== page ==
This step is the reason that my fellow citizens here in this small southern Italian city likely think that I’m insane. As I ride my bike back and forth to work I can be heard by every person and car I pass, loudly repeating Italian words that I find particularly tricky to pronounce. “Torre, torre, torre, to-rrrrrrr-e”, “disseminare, disseminare, dis-semin-are”, and so on. I do this every day during my commute from home to work and back and it really helps me tackle those tricky syllables and sounds.
Our emotional state plays a huge part in how well we’ll be able to learn a new skill. It’s really important not to let ourselves get discouraged when we find challenges in a second language. This helps improving your pronunciation.(Kerol, Brazilian)
Projection is also something that is often overlooked by people. Speaking a new language can leave someone feeling shy and self-conscious, and when one is in that state it’s more than likely that they’ll be mumbling, rather than projecting and annunciating as well as possible. Practice putting a bit of force behind your voice too and I bet you’ll surprise yourself!
Voice Messages & Better Pronunciation
Italy and many other European countries have a wonderful obsession with sending voice messages to each-other, rather than writing lengthy, time-consuming messages. It’s convenient, sure, but it also has other benefits. I understand that this doesn’t come very naturally to many people. I encourage you to fall in love with sending voice messages as often as possible in your second language. When sending a voice message, not only are you are improving your pronunciation, but you’re also making a snapshot of your practice that can be utilized later on.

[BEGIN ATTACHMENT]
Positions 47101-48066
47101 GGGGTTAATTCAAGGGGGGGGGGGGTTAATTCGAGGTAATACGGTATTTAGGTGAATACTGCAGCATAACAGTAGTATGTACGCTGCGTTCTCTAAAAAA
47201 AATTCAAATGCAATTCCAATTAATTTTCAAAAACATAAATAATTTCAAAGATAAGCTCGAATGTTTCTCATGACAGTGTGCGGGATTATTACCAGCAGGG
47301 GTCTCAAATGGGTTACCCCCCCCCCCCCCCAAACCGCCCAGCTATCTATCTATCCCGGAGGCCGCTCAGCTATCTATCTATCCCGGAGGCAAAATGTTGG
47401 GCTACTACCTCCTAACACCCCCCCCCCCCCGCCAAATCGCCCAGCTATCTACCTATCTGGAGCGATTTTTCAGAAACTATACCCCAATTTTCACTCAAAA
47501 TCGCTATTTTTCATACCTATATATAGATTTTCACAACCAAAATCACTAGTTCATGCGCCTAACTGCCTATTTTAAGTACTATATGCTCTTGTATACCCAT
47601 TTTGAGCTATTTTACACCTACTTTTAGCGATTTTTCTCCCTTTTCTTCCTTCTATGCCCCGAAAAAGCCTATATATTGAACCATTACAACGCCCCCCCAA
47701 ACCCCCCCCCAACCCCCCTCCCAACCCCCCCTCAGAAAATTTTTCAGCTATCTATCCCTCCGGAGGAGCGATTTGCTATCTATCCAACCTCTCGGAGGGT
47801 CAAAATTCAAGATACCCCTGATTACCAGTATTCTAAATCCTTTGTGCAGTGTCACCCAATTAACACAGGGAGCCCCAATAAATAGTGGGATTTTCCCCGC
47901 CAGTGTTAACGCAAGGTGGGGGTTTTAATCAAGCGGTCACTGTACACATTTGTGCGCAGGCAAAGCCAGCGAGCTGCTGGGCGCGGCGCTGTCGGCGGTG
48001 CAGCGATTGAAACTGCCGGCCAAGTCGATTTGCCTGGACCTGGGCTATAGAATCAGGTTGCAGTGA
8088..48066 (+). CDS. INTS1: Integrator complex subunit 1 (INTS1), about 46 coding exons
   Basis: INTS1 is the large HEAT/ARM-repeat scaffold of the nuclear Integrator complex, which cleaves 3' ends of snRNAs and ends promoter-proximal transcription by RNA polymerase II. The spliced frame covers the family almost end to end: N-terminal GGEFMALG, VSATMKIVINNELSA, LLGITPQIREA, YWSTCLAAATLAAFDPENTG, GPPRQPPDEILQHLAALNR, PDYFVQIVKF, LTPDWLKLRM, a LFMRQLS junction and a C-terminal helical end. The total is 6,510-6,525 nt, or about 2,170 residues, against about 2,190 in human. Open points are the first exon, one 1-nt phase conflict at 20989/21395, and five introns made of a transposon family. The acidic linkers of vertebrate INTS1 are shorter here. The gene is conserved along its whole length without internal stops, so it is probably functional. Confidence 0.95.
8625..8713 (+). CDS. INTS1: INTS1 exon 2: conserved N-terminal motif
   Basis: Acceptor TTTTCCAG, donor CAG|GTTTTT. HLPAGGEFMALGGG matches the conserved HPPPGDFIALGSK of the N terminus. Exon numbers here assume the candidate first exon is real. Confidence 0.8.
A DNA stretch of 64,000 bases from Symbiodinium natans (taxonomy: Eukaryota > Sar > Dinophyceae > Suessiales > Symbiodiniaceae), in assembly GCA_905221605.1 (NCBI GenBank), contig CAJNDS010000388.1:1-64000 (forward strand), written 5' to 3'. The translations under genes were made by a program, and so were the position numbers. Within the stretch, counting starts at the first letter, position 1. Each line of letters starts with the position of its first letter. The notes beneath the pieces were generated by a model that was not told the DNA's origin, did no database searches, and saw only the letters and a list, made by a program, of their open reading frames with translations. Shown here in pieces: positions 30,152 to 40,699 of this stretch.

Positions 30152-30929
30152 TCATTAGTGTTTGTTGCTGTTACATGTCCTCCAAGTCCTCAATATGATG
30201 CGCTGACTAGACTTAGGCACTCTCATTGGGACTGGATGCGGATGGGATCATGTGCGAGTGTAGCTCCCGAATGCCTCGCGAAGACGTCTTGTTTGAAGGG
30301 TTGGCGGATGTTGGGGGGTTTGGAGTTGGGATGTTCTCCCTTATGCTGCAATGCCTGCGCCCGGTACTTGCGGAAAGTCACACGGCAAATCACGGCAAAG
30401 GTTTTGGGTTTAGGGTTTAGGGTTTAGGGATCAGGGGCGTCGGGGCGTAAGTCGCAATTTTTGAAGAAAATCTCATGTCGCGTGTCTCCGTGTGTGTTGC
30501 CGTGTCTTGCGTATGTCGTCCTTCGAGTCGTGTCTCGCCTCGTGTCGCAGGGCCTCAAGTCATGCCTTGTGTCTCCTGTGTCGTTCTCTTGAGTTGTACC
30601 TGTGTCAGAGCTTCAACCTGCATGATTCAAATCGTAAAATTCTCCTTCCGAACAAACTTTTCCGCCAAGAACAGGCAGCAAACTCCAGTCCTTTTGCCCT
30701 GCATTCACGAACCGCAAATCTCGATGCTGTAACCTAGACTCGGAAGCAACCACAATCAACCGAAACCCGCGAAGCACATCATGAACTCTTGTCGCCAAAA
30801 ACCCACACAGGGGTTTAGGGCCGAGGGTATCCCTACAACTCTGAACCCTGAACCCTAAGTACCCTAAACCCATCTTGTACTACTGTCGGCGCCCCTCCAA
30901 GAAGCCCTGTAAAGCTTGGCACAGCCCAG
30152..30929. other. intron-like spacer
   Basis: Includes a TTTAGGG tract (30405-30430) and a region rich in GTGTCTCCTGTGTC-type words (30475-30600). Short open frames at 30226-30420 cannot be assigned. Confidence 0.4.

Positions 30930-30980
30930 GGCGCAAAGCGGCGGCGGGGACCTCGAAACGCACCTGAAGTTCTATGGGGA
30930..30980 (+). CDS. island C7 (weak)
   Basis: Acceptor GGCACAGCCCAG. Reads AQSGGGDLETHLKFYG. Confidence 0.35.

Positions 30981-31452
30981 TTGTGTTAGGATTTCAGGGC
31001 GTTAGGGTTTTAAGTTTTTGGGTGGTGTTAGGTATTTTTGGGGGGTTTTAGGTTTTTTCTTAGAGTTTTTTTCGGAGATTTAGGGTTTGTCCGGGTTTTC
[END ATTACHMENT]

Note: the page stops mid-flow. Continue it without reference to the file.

In Italian schools there is this silly practice to make students memorize every dialogue of the book by listening to the audio track. I, instead, ask my students to record themselves as they read them. Then grade their pronunciation and write down the words they are not sure about. I found out this way they become more concious about their mistakes and are more likely to remember the right way to pronounce a particular word.(Lucrezia, Italian)
Human beings are innately very self-critical creatures, and this is what we’ll be using to our advantage during this step. Don’t just send voice messages in your second language and forget about them: STUDY THEM! You’ll hate it, but nothing shines a spotlight on your pronunciation errors more than hearing them for yourself. “I didn’t know I pronounced that word like that…” you’ll think to yourself. And by having this self-awareness, not only will you be more conscious of the mistakes you make, but you’ll be more motivated to correct them too.
Final Reflections on Improving Your Pronunciation
No matter which language you’re learning, you’re bound to encounter a “sound” that is just completely unnatural to you and that requires more attention. For me, it’s the trilled Italian “r”. For the Italians themselves it’s the English (or rather, German, from a pronunciation perspective) “h”, as well as our “th”.
In Italian, the “h” is also called the “mute consonant” since we never pronounce it. That’s why, when we speak English, we tend to randomly add “h” sounds. However, in Italian, “o” and “ho” are completely different words… silly letters(Emanuele, Italian)
Famously, native Russian speakers also have a really hard time with English pronunciation, for the Russian language only has a quarter of the vowels that English does. Just as for English natives, many Russian sounds such as their D (Д) cause a lot of bother. The more subtle they are, the harder still!
So, which languages are you learning, and which sounds give you the most trouble? Let us know in the comments below!
The importance of improving your pronunciation can easily be disregarded. I hope this short guide has helped to convince you to give it a little more consideration throughout your language learning journey. Now, go talk to yourself in the mirror, shout foreign words down the street and cringe at the sound of your own voice. In bocca al lupo!